Luckily, those predictions turned out to be wrong. On 15 April, when some models had predicted Kenya would hit 1000 reported cases, the official tally was just over 200. One month later, when models had predicted more than 10,000 cases, the country had reported only 758. Although official numbers likely undercounted asymptomatic infections, fears that hospitals would be overwhelmed did not come to pass. After Barasa and colleagues modified an existing surveillance system for tracking illness in children to record trends in all-age admissions for severe respiratory symptoms, they found that the number of COVID-19 patients in intensive care in the entire country never exceeded 60 during Kenya’s first peak of infections. Even Kenya’s limited health system could handle such numbers, he says.
Another clue that the disease was often milder in Kenya came when Barasa and colleagues tested more than 3000 Kenyan blood donors for SARS-CoV-2 antibodies, a sign of previous infection. That work, published in Science in November, suggested more than 7% of Nairobi’s 4.4 million inhabitants had been exposed to the virus by May. Based on modeling, the researchers concluded infections had peaked in the capital in July with 30% to 50% of the population infected. Yet hospitals were not overwhelmed.
Why the pandemic has played out so differently in Kenya and some other African countries isn’t clear. Young people are less susceptible to severe disease, and Kenya’s median age of 20 (compared with 47 in Italy) is “pretty much the only factor where there is clear evidence,” Barasa says. Other possible factors, such as climate, genetics, or immunity due to previous exposure to other pathogens, haven’t yet been fully investigated.
Bejon notes that Barasa has a special knack for engaging policymakers in the design of research studies, which “has resulted in research becoming more closely attuned to what is needed nationally.” Barasa has a close working relationship with the Ministry of Health, says Kadondi Kasera, a scientist based at the ministry’s Public Health Emergency Operation Center. “We have worked with Edwine and his team to generate a number of policy and evidence briefs that have informed the ministry top management in designing preparedness and response measures,” Kasera says. The work has included calculating the cost of treating a COVID-19 patient in a Kenyan hospital and providing advice on reopening schools.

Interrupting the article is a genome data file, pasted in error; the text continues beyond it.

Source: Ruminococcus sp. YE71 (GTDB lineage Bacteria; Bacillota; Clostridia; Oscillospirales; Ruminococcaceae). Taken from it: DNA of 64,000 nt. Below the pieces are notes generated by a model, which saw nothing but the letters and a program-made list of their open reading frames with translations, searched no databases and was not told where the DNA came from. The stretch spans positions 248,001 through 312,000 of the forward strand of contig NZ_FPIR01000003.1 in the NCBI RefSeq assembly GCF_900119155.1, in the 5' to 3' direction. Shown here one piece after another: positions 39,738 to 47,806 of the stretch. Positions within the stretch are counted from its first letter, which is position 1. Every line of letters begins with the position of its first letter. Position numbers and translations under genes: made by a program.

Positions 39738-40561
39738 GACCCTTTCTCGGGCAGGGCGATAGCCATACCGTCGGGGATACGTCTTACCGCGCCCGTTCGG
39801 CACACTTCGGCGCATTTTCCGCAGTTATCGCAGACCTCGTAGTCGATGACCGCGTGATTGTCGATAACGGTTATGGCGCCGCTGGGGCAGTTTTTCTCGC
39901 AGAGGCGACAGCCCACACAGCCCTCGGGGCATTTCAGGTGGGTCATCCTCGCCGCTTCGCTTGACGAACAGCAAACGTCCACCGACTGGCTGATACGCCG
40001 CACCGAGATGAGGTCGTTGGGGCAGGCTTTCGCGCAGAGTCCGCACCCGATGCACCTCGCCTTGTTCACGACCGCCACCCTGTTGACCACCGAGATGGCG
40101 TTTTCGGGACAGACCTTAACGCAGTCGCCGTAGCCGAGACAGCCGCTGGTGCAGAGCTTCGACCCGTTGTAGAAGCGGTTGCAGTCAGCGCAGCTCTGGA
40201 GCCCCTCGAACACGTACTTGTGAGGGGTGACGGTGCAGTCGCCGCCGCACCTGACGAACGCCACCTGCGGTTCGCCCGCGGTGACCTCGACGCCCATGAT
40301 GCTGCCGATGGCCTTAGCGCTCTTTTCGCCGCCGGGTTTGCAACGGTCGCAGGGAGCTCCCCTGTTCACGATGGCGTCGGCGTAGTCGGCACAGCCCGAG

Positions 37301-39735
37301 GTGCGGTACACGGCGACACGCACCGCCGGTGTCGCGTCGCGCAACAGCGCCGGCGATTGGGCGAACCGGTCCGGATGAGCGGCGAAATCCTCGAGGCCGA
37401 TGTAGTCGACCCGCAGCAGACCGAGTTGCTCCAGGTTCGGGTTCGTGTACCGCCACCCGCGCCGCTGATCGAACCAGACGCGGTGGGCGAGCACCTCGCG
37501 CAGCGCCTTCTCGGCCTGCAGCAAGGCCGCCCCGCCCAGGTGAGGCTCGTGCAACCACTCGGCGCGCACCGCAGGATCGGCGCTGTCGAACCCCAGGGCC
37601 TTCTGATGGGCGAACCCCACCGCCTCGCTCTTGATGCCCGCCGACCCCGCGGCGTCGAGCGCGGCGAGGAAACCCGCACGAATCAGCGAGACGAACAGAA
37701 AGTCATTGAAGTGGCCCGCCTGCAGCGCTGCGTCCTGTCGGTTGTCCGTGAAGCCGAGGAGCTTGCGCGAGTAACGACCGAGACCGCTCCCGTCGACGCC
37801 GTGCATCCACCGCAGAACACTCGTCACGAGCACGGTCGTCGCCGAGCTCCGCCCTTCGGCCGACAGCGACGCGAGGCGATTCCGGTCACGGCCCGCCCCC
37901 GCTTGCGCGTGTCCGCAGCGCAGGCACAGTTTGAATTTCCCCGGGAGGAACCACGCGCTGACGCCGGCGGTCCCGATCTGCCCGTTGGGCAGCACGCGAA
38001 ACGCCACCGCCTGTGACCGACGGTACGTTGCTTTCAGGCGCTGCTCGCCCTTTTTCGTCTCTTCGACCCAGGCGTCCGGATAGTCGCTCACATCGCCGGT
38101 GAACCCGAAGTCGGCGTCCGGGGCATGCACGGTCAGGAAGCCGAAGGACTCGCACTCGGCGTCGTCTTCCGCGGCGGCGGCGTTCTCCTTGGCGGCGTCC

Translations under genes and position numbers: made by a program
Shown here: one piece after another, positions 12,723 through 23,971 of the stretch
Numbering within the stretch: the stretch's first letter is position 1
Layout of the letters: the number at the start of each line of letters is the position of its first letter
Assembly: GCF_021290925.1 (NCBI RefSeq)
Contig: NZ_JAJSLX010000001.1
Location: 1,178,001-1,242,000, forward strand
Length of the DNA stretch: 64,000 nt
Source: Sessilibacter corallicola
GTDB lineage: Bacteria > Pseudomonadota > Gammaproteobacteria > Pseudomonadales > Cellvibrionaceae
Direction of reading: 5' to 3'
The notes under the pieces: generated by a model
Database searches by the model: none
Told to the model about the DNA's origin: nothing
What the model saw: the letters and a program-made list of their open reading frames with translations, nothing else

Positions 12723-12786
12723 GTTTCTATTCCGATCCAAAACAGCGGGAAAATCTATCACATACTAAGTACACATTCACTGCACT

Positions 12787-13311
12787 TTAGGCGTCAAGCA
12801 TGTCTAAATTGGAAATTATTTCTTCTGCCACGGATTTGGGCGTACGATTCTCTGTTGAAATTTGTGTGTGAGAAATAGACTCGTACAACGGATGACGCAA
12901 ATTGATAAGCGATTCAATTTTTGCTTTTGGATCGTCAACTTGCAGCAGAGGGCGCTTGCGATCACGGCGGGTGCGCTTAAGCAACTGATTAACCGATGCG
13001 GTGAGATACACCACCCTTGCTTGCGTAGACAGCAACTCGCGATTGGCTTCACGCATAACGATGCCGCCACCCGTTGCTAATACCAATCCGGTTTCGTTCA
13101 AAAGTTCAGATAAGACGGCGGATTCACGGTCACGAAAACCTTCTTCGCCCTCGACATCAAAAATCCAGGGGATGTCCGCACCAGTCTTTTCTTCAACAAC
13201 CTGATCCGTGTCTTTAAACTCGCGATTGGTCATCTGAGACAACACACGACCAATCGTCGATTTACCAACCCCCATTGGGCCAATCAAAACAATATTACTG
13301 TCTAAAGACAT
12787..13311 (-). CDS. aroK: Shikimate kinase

Barasa has also helped the government target its limited resources. At the start of the pandemic, many feared Kenya didn’t have enough ventilators to keep severely ill patients alive. “That became the narrative,” he recalls. But over time, it became clear to him that instead of spending thousands of dollars on ventilators, which only a few Kenyans would need, it would be wiser to invest in pulse oximeters. These devices measure blood oxygen levels and can be used to determine which COVID-19 patients need supplemental oxygen—insights that benefit many more patients than ventilators.
Kenya’s first pandemic wave proved not to be the tsunami Barasa and others feared. But after peaking in July and August, new cases rose again. Between 12 October and 8 November, the number increased by an average of 34% per week, to just under 1500 cases a day. Since then, both new cases and deaths have been tracking down. Rising immunity may have helped curb both Kenya’s waves, Barasa says, though he won’t say communities are nearing herd immunity. “We don’t know how long immunity lasts,” he adds.
Some Nairobi hospitals may have become overcrowded in October—probably because people from outside the capital were seeking care at the country’s best facilities, Barasa says. Yet with only 22% of Kenya’s population living within a 2-hour walk of a health care facility with intensive care capabilities, the surge in rural cases could bring fresh concerns. And protecting health workers is also proving tricky: Dozens of doctors and nurses have died in the new surge in cases.
Still, with African labs and research centers providing more evidence, governments are now better prepared to face those challenges, Barasa says. “One of the things the pandemic has shown me is that we need local capacity, and we need scientists who are in Africa focusing on African problems.”
By Linda Nordling